Just remember folks, when you make a donation and accidentally adopt a bear, make sure you keep it well fed!!
(Score: 1) by Bot on Tuesday March 25 2014, @07:21PM
> when you make a donation and accidentally adopt a bear, make sure you keep it well fed!!
I see no problem, fact: humans are edible. I like also fact: circuits are not.
(Score: 4, Insightful) by Daiv on Tuesday March 25 2014, @07:47PM
SMS seems like a weird way to donate. If I'm sending my money somewhere, I take the time to pull up a web page and make sure it's legit. The people who can afford to donate by sending an SMS have to be a large cross section of people with smartphones. Smartphones that can pull up proper websites and donate that way.
If you're going to partake in SMS donations, double check your input or accept if your money went somewhere else, it's your fault.
(Score: 1) by iWantToKeepAnon on Tuesday March 25 2014, @08:46PM
I can understand BEAR/BEAT
... but DONATE/BEAT ... what's the catch? That's NOT a misspelling!
"Happy families are all alike; every unhappy family is unhappy in its own way." -- Anna Karenina by Leo Tolstoy
(Score: 2) by wantkitteh on Wednesday March 26 2014, @09:14AM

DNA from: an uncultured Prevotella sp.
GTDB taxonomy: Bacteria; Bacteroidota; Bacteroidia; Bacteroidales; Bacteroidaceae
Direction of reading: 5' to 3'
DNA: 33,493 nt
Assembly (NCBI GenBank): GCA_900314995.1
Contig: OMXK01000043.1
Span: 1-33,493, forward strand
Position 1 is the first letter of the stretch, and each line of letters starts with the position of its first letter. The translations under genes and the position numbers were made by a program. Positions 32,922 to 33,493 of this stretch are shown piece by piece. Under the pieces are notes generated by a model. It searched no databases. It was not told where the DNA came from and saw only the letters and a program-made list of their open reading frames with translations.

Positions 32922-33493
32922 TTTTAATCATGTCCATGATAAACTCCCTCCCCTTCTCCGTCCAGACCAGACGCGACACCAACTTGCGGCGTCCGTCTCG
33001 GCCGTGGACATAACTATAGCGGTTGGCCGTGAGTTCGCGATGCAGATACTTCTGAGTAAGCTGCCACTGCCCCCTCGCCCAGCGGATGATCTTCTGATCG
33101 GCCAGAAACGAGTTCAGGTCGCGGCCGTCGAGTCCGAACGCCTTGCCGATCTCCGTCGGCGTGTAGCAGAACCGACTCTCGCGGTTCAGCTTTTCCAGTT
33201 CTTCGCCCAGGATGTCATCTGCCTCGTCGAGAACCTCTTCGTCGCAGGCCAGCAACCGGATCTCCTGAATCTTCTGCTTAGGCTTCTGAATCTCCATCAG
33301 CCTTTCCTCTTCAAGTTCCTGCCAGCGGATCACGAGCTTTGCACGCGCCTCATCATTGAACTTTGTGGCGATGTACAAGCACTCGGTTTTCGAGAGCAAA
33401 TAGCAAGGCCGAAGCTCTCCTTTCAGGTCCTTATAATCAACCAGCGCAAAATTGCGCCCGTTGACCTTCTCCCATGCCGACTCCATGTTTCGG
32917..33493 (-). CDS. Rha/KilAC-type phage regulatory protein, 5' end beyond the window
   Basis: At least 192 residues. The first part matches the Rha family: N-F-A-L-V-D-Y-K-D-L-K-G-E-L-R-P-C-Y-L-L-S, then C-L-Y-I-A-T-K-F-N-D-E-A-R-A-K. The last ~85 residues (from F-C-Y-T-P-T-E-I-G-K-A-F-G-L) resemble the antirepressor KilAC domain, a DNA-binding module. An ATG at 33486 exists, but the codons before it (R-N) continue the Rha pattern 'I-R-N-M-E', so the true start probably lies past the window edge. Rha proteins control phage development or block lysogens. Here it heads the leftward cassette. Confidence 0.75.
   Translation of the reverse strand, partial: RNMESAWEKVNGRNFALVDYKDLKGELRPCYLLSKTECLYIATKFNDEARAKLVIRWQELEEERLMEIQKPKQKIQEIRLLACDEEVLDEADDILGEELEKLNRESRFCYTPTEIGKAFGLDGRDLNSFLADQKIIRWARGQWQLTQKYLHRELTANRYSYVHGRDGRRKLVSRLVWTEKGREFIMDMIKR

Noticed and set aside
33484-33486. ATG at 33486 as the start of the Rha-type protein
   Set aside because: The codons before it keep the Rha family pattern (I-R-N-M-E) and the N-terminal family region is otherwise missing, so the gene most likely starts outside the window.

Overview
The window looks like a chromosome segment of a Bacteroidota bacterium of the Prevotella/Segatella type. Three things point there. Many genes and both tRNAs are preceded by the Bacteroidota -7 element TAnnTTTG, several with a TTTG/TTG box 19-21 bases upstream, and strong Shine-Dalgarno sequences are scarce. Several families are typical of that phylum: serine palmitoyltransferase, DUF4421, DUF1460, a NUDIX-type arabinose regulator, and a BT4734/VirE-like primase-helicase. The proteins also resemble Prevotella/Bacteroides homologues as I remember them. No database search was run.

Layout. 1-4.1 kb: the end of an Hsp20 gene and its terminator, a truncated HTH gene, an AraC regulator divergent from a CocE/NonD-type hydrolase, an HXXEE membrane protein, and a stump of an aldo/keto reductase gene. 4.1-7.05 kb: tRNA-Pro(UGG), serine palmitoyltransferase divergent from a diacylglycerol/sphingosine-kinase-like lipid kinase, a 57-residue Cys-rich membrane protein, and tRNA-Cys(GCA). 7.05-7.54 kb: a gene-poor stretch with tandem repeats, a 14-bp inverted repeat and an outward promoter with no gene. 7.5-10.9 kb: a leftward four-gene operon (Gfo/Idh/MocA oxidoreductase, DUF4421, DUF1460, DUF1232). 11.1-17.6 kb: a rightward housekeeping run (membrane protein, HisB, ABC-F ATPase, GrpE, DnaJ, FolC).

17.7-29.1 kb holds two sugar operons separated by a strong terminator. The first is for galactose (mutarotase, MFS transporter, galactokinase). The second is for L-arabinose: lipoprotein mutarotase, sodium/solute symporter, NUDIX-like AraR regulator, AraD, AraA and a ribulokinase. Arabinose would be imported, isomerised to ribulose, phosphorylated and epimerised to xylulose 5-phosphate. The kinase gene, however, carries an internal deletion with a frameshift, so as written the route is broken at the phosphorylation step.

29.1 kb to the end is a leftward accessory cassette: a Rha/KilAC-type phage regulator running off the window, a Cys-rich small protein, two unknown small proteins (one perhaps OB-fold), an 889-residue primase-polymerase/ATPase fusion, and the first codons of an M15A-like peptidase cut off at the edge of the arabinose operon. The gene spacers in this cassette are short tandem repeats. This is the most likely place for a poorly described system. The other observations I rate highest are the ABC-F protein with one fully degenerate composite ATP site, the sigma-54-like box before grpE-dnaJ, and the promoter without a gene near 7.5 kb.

More importantly, WHICH phone model(s) / OS(s) contain an autocorrect feature that changes correctly spelled words?
I have a Nokia Lumia 720 running Windows Phone 8.0 - no BEAT > BEAR bug here. Anyone else feel like checking?
DONATE/BEAT is a user fail.
(Score: 2, Informative) by Dutchster on Wednesday March 26 2014, @12:26AM
The (somewhat) well known practice of typosquatting toll free numbers of major companies. Heck, there's an entire cottage industry devoted to it.
Some are merely trying to capture business that would have gone to a competitor. Others are more nefarious; have you ever tried to ring up your bank and are greeted by an anonymous voice saying "we're sorry for the extended delay, as our gift to you we're offering a $100 WalMart gift card, all you have to do is pay the $4.95 shipping?" It's not your bank's phone systems being hacked - it's typosquatters with a very similar telephone number. They seem to skirt by because they never actually claim to be your bank, so there's no brand misrepresentation going on. The fact that your credit card number is misused a month later is merely a coincidence.